We hope to continue further interest in the collection by launching an education resource, now available through our website. In this we have laid out a little summary of the disease, history, treatment and the records at Stannington, and what life was like for staff and patients. This can be used as a resource for teachers to dip into in developing lessons, but also for older students to use for themselves.

The exhibition on display at St. Mary’s Church, Stannington.

Recently the team have also set up our collection of banners at St Mary’s church in Stannington, with the Stannington History Group. It was a wonderful finish to the project to see them displayed so close to the sanatorium itself, with locals and visitors finding out more about the story of Stannington Sanatorium. We hope to tour the exhibition more throughout this year.

The project has revealed the rich value of the collection in terms of its research potential, as it contains files with detailed medical information and an excellent radiographic record. However it is also rich in the stories of the staff and patients who were associated with the sanatorium, many of whom have recounted their experiences to us during its course. We feel proud to continue to care for the documents, and feel it is important to continue to raise awareness. Far from this being the end of our research with the collection, this is a beginning of a new and more accessible way of learning from them.

The collection itself is housed at Northumberland Archives, and though a hundred year closure period is still in place (from the date of the document’s creation), former patients and some immediate family can still seek permission to access the patient files. If you are interested in accessing the collection for research purposes (we have statistics on the records as well as the files themselves), are interested in loaning our banners exhibition, or have any other queries about the collection please don’t hesitate to contact us at collections@woodhorn.org.uk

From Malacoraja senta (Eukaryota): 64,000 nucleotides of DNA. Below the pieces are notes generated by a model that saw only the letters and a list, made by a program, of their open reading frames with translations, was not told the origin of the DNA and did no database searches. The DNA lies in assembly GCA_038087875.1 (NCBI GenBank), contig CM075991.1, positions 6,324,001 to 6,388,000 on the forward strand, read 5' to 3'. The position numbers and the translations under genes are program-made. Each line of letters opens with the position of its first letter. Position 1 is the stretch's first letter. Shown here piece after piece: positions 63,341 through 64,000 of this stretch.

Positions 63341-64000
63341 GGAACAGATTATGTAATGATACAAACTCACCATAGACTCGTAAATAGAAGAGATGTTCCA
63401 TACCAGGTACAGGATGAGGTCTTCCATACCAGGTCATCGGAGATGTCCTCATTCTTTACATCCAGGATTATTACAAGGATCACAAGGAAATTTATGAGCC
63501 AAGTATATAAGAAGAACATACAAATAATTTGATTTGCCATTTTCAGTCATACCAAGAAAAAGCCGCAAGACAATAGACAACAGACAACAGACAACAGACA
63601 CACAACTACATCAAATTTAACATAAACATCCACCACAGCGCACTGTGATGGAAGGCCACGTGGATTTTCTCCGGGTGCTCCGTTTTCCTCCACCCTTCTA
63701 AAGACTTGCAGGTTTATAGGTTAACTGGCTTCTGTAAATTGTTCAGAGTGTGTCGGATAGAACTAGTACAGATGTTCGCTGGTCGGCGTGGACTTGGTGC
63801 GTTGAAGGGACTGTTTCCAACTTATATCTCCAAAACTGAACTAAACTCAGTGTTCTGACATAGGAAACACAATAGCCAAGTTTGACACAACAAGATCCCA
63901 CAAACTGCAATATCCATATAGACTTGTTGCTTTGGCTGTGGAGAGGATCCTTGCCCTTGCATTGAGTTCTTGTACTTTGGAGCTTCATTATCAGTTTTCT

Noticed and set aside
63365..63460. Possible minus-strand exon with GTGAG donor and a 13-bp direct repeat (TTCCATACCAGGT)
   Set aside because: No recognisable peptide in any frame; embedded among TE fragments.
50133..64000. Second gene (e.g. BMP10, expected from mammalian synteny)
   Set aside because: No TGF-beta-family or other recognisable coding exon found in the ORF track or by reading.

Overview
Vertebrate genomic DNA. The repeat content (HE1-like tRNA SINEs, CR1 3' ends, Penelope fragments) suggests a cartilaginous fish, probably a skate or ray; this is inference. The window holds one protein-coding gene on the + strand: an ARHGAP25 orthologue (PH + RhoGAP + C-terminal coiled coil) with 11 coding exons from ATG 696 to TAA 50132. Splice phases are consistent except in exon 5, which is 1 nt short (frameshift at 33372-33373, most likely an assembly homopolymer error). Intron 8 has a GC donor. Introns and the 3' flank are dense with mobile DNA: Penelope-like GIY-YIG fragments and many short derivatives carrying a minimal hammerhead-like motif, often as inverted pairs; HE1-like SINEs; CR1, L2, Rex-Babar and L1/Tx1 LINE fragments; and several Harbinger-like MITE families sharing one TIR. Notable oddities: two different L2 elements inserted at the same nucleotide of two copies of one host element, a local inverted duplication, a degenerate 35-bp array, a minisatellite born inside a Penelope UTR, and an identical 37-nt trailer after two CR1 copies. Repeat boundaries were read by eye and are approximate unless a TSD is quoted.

NRO 11036/3, one of May Brown’s photographs

If you are interested to know more please have a look at:

Our online exhibition

Our Flickr sets

Scouting at Stannington

Three Scouts practising map reading on a hospital veranda (ref: NRO 10510/2/2)
Three Scouts practising map reading on a hospital veranda (ref: NRO 10510/2/2)

Children were kept occupied in several ways during their long stays at Stannington, perhaps one of the more unexpected was by being able to join the hospital’s own Scout and Guide groups.

A patient’s stay at the Sanatorium (later Children’s Hospital) normally lasted for several months and often extended into years. Keeping children occupied during this time was an important consideration for the institution’s staff. Outside of attending the on-site school which all children did as soon as their recovery from illness allowed there were several ways the hospital staff kept children busy and entertained during their stays.

To provide children’s evening and weekend activities the sanatorium staff included a Welfare and Recreation Officer. At the start of the 1950s this role was held by Mr Holmes and it was his responsibility to organise and manage activities for the children. In this role he was a member of the Hospital House Committee which met to discuss and oversee the day to day running of the hospital. For each meeting he submitted a report of the various activities he’s arranged in the previous month. In his monthly report for the meeting of August 1950 he noted that: